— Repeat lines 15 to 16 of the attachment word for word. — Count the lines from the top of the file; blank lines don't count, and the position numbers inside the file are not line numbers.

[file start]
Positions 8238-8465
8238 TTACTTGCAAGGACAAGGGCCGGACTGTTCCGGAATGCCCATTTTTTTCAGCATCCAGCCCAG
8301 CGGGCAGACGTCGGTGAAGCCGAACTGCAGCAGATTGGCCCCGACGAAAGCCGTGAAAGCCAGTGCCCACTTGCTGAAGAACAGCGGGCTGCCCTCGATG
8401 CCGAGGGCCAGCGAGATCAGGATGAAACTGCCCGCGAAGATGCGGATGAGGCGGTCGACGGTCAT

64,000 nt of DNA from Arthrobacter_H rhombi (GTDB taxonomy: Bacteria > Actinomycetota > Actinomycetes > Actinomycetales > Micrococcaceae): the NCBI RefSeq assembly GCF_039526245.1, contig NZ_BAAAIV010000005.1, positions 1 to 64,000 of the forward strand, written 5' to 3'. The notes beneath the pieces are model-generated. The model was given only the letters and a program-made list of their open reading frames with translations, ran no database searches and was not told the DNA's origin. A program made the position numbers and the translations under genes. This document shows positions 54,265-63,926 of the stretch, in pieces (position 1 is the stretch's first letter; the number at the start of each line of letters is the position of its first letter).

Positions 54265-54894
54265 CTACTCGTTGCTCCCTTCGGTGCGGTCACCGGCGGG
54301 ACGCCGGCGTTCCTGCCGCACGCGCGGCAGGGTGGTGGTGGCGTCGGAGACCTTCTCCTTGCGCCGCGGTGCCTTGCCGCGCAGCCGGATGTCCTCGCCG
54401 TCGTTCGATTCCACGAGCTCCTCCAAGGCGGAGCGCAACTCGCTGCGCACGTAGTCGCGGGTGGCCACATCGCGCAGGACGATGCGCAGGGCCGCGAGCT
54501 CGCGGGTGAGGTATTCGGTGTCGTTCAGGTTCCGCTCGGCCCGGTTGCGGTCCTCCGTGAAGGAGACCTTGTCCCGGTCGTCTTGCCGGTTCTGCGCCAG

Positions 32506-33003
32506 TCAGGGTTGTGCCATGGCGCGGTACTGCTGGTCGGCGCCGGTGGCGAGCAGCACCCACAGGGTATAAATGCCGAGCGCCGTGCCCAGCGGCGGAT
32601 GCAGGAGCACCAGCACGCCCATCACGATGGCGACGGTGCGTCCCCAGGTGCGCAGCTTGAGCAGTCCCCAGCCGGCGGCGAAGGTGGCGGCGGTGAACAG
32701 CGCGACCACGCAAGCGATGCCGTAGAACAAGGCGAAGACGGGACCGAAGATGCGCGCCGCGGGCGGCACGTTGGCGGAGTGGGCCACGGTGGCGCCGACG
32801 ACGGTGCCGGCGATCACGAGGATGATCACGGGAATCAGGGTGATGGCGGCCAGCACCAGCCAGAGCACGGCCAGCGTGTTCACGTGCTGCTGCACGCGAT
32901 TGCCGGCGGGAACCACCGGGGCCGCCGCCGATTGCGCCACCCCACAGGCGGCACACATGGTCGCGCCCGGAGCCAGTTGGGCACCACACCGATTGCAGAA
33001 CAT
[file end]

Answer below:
32801 ACGGTGCCGGCGATCACGAGGATGATCACGGGAATCAGGGTGATGGCGGCCAGCACCAGCCAGAGCACGGCCAGCGTGTTCACGTGCTGCTGCACGCGAT
32901 TGCCGGCGGGAACCACCGGGGCCGCCGCCGATTGCGCCACCCCACAGGCGGCACACATGGTCGCGCCCGGAGCCAGTTGGGCACCACACCGATTGCAGAA